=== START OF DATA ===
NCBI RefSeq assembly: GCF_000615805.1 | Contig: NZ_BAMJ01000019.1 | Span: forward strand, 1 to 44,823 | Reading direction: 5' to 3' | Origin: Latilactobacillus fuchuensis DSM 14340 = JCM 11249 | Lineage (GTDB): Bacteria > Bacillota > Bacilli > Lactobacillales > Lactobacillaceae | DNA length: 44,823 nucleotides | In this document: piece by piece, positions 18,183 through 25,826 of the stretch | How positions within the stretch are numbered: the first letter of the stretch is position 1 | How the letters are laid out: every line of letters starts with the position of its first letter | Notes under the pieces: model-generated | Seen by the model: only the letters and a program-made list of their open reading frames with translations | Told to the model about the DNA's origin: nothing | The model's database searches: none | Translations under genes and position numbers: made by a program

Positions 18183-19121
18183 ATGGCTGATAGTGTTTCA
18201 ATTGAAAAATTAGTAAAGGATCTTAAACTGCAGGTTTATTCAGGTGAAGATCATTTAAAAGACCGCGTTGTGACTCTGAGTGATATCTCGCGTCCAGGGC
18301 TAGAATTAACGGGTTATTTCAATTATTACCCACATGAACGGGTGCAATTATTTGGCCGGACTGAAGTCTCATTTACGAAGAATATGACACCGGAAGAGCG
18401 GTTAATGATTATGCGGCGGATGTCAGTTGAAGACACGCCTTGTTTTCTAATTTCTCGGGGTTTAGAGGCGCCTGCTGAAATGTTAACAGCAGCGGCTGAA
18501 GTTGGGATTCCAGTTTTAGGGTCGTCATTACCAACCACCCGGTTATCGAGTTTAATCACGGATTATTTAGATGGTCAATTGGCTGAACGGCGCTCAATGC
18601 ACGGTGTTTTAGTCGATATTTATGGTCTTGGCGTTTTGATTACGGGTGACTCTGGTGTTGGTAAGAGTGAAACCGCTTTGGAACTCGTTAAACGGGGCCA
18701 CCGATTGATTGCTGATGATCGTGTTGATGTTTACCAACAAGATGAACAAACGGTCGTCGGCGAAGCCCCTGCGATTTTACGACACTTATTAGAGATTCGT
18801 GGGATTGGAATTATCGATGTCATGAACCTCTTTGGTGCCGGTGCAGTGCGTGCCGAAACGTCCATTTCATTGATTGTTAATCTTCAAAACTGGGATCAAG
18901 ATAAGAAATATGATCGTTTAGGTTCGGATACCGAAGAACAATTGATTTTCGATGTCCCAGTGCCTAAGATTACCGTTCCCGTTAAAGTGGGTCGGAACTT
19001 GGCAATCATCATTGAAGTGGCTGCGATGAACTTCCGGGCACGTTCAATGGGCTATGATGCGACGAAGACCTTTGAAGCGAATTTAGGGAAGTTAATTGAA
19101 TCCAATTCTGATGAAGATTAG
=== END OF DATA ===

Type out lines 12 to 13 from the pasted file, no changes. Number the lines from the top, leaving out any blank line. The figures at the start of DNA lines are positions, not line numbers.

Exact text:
19001 GGCAATCATCATTGAAGTGGCTGCGATGAACTTCCGGGCACGTTCAATGGGCTATGATGCGACGAAGACCTTTGAAGCGAATTTAGGGAAGTTAATTGAA
19101 TCCAATTCTGATGAAGATTAG